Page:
After 27 years of marriage, amassing a planetary fortune and founding a namesake philanthropic enterprise with an endowment of nearly $50 billion, Bill and Melinda Gates announced this week that they’ve decided to split up in the most modern of ways, via Twitter. The split appears to be amicable, and the erstwhile couple says they will continue their roles as co-chairs and trustees of the Bill & Melinda Gates Foundation. They will, however, need to divvy up their Brobdingnagian pile of assets, a no doubt Byzantine enterprise that has people around the world wondering who will get what.
It’s often said that the Microsoft founder doesn’t like to spend his money frivolously. Frivolous, however, is in the eye of the beholder and often depends on the size of one’s bank account. And, for Gates, currently ranked by the bean counters at Forbes as the fourth richest person on earth with a net worth of around $130 billion, not spending frivolously means maintaining a fleet of Porsches and other high-performance sports cars, traveling by private jet—reportedly a Bombardier BD-700 Global Express that costs upwards of $40 million—and, though it’s worth but a tiny fraction of his overall wealth, presiding over a property portfolio easily valued in excess of a quarter-billion bucks.
It’s not clear exactly how many homes the Gates actually own, and some of their estates comprise numerous parcels and several houses. There are, though, at least eight houses and compounds spread across the United States that, according to tax records, have a combined annual tax bill that tallies up to about $4 million. That might be enough to give an ordinary millionaire a million sleepless nights, but for Gates, the yearly tax bills are nothing more than pecuniary child’s play, less, in fact, than he earns in a single day.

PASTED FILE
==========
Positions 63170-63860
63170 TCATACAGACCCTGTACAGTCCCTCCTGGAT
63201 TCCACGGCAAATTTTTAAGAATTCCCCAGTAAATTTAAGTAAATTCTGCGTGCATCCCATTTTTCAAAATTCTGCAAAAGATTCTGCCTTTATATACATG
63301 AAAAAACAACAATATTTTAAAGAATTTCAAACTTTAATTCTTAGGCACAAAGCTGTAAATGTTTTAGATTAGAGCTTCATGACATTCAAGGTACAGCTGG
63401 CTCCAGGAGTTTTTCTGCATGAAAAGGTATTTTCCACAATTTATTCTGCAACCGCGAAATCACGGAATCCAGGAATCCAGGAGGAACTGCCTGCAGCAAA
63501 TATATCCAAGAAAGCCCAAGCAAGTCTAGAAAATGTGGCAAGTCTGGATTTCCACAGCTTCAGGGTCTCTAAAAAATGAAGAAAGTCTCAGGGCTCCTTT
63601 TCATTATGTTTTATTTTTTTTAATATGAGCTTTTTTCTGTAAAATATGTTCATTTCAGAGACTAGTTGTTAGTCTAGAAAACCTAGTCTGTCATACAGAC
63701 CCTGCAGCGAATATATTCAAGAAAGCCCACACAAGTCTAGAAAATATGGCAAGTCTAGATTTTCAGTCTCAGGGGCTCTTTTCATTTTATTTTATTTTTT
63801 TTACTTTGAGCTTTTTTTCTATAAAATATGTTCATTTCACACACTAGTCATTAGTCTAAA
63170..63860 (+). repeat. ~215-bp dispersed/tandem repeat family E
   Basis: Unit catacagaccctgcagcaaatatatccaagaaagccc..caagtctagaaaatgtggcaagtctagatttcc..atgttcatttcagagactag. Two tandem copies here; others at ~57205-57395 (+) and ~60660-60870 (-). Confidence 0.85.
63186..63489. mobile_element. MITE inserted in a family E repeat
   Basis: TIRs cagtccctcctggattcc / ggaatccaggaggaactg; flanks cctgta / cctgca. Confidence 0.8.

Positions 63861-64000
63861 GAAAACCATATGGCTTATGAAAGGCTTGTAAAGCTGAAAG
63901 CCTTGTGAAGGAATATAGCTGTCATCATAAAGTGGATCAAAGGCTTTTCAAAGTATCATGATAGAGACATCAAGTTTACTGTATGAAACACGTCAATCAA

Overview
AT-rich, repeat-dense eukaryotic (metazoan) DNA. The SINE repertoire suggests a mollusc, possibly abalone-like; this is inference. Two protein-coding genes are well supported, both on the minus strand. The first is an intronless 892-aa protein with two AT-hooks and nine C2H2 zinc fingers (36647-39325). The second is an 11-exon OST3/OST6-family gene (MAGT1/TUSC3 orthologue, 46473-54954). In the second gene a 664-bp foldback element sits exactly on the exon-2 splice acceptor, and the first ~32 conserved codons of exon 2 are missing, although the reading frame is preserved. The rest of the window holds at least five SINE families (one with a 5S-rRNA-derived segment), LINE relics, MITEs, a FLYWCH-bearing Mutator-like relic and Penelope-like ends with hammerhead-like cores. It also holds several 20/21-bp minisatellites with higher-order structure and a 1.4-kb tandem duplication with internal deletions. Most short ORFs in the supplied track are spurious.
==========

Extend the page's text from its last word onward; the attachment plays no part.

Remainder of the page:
Based on how much wealth he added to his bottom line over the past year, according to Business Insider, he earned about $4,630 per second. That means at a spending rate of $1 million per day it would take him about 400 years to spend his fortune. Business Insider went on to determine that he’s 66% richer than the entirety of the British monarchy, has more money than the richest person in Asia and the richest person in China, combined, and could give every person in the world $15 and still have $28 billion to spare.
The Gates’ primary residence has long been a custom-built mansion that overlooks Lake Washington in Medina, Washington. The Pacific Lodge-inspired contemporary extravaganza, designed in conjunction between Bohlin Cywinski Jackson and Cutler Anderson Architects, and often referred to in the press as Xanadu 2.0, after the estate of the lead character in “Citizen Kane,” measures in at about 66,000 square feet.
Some of the notable creature comforts include seven bedrooms, two dozen bathrooms, six kitchens, including one that services a 2,200-square-foot ballroom/meeting space, garaging for a couple dozen cars and a 20-seat Art Deco-style theater. There’s also a 60-foot swimming pool with an underwater sound system, 2,500 square feet of health and wellness facilities complete with gym, sauna and steam room, a trampoline room with 20-foot ceiling, and a 2,100-square-foot library with a bookcase that swings open to reveal a hidden bar. Outside, there’s a sport court, a salmon and trout-stocked stream, a boat dock and a private lakefront beach with sand imported by barge from the Caribbean island of St. Lucia.